AP Photo/Wiley E. Waters Whitewater Rafting, Brock Sarbeck
This Saturday, July 5, 2014 photo by Brock Sarbeck provided by Wiley E. Waters Whitewater Rafting shows a freight train that derailed near Alberton in western Montana, sending three cars carrying aircraft components down a steep embankment and into the Clark Fork River on Thursday, July 3. Montana Rail Link spokeswoman Lynda Frost says 19 cars from a westbound train derailed. No injuries were reported, and the cause of the derailment is under investigation. (AP Photo/Wiley E. Waters Whitewater Rafting, Brock Sarbeck) Wiley E. Waters Whitewater Rafting/Brock Sarbeck/Associated Press
Three airplane fuselages that slid down a steep embankment into a river following a train derailment in northern Montana state could take until Tuesday to remove, railroad officials said Sunday.
"The progress is going extremely slow," Montana Rail Link spokeswoman Lynda Frost said. "If we get one up today, it would appear it will take one day each to get them out."
She said a crew of 50 with eight heavy-equipment machines was working together to hoist up the three Boeing 737 fuselages, the large, central portions of planes that hold passengers.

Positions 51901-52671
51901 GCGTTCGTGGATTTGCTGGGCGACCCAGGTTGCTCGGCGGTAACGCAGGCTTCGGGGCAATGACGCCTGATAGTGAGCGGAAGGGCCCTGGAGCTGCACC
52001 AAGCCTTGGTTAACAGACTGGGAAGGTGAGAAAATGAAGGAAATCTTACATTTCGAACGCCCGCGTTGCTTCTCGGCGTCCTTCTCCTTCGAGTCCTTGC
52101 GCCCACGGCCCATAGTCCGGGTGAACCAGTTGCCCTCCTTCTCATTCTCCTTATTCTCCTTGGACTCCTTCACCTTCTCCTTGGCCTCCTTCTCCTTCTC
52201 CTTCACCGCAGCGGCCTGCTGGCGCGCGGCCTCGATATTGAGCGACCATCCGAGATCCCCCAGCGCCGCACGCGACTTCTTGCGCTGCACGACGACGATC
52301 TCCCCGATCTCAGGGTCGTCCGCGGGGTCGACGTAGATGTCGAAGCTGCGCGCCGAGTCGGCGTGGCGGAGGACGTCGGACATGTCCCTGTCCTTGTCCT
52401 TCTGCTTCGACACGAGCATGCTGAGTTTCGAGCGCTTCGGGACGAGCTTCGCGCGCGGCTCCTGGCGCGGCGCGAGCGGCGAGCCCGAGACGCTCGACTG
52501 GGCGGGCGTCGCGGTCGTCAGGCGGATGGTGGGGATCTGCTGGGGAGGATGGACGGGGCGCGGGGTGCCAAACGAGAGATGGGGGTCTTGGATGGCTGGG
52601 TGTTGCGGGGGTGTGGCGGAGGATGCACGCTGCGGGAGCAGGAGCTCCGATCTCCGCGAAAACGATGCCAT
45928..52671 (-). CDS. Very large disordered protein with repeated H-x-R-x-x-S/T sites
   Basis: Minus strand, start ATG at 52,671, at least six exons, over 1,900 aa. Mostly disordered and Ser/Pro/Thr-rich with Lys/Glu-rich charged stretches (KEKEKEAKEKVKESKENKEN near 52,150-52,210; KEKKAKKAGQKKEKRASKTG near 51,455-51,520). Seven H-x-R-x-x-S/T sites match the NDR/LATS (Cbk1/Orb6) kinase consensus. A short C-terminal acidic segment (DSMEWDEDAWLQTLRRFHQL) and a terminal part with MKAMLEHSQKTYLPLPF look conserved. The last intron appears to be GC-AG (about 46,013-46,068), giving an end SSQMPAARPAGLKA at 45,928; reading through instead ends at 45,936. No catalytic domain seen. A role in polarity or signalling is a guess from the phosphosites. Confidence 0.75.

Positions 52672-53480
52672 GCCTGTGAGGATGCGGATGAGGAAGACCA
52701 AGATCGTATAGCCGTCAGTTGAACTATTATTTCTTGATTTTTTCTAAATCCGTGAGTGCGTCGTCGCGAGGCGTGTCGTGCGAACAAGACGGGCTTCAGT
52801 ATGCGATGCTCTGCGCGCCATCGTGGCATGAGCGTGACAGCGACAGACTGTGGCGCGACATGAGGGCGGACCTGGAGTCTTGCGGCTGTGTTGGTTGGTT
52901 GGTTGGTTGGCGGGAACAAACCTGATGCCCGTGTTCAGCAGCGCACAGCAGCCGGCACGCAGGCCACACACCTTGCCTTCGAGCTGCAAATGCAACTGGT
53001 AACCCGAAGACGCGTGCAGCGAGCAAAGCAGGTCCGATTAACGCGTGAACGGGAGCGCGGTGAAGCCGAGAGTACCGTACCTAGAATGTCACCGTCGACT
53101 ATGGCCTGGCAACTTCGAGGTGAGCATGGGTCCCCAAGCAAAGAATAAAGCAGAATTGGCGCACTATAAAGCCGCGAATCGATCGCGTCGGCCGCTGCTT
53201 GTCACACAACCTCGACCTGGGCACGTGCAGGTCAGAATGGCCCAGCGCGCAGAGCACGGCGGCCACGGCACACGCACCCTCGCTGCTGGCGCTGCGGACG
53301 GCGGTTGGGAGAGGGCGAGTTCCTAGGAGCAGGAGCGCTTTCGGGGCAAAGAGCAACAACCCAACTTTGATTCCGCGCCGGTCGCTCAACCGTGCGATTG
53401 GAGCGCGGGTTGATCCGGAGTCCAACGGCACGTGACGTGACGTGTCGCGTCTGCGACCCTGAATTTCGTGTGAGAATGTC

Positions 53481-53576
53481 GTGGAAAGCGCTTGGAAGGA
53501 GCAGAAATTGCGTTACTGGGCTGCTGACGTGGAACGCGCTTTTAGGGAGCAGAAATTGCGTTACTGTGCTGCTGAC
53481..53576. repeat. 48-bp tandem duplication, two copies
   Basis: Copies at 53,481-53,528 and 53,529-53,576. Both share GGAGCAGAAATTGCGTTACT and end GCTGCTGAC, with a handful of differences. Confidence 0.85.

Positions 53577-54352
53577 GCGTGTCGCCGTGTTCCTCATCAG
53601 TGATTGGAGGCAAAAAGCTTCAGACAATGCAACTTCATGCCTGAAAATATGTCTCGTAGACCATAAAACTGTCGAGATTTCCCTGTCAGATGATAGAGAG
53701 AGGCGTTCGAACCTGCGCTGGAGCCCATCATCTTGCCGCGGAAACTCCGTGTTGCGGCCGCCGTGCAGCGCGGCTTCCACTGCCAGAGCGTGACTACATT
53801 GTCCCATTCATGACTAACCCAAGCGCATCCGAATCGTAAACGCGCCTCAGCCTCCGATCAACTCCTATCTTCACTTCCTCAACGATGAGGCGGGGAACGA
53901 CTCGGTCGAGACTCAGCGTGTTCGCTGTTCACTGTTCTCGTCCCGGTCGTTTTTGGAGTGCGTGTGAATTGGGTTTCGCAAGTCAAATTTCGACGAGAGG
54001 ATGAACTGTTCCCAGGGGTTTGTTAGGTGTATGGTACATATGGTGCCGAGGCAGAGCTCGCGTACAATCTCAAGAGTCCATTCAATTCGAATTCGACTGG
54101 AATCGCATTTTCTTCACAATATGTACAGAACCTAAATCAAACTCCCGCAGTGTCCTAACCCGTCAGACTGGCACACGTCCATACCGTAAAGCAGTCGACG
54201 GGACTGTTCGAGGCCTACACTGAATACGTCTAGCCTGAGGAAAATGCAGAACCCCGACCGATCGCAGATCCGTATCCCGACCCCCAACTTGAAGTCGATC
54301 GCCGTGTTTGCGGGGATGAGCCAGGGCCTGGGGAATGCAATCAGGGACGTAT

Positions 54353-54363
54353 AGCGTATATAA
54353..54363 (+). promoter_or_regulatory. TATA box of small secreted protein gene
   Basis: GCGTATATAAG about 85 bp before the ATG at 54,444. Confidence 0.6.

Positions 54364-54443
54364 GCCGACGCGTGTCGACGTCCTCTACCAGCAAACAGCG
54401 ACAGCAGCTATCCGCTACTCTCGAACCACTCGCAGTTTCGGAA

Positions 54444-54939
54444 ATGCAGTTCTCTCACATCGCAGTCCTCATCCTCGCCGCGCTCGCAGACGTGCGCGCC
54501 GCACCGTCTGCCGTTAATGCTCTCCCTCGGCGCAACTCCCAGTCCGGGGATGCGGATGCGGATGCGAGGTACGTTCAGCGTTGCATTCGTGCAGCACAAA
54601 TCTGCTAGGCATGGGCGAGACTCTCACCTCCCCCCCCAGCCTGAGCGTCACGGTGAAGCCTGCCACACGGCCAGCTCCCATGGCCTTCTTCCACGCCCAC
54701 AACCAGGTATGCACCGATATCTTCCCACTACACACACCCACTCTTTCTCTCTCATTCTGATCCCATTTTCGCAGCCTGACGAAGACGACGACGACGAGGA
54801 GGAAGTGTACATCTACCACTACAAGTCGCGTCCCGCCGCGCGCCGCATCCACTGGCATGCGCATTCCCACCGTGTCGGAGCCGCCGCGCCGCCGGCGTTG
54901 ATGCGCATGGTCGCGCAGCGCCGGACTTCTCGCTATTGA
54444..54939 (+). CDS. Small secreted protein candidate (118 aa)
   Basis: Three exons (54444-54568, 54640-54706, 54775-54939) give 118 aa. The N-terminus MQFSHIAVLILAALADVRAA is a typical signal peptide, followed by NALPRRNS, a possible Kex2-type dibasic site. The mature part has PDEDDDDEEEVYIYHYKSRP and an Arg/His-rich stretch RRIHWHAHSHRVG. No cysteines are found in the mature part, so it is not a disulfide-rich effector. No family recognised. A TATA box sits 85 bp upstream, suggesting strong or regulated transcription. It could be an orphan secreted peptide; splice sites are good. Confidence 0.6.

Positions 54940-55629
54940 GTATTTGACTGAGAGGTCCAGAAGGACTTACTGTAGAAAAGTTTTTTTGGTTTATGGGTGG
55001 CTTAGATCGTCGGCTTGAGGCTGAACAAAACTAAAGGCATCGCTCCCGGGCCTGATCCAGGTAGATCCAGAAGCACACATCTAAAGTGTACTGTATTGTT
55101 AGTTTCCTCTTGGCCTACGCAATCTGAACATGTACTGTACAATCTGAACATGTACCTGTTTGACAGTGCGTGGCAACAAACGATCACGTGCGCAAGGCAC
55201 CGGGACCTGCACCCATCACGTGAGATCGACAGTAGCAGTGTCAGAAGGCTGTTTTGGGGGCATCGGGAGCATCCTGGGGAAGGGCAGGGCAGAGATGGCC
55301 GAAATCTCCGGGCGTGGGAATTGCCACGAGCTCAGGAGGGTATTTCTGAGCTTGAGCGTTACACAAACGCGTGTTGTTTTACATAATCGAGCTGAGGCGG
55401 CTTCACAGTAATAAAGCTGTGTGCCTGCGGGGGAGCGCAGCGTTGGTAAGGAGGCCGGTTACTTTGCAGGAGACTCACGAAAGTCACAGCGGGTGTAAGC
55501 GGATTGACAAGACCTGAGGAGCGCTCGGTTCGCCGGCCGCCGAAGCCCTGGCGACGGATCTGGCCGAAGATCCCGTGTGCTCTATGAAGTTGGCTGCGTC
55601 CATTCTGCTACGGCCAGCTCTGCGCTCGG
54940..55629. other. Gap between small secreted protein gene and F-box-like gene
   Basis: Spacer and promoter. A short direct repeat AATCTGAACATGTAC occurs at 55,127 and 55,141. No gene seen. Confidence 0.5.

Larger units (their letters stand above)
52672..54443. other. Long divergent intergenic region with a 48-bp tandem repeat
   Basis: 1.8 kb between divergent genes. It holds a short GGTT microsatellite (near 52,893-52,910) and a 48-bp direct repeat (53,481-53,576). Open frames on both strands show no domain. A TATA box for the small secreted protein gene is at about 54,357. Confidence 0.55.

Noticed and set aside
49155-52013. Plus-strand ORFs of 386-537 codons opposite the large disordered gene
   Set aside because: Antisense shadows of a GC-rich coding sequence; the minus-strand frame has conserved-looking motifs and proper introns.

Six fuselages were aboard a westbound train when 19 cars derailed Thursday, sending the three fuselages into the Clark Fork River. The three remaining plane sections also fell off but stayed on land. No one was injured in the derailment, which is under investigation.
Not something 'you expect to float past'
Boeing said in a statement that it has experts at the scene to assess the damage. Marc Birtel, director of media relations, said Sunday that he didn't have information on what the experts have decided.
The fuselages were travelling from a Spirit AeroSystems plant in Wichita, Kansas, to a Boeing facility in Renton, Washington, to be assembled into airliners.
Meanwhile, rafters on the popular Clark Fork River have a surreal view as they pass the fuselages near a river feature called Mermaid Rock.
"They really get to see the enormous size of those aircraft," said Josh Flanagan of Wiley E. Waters, a rafting company. "It's not something you expect to float past when you're on a river trip."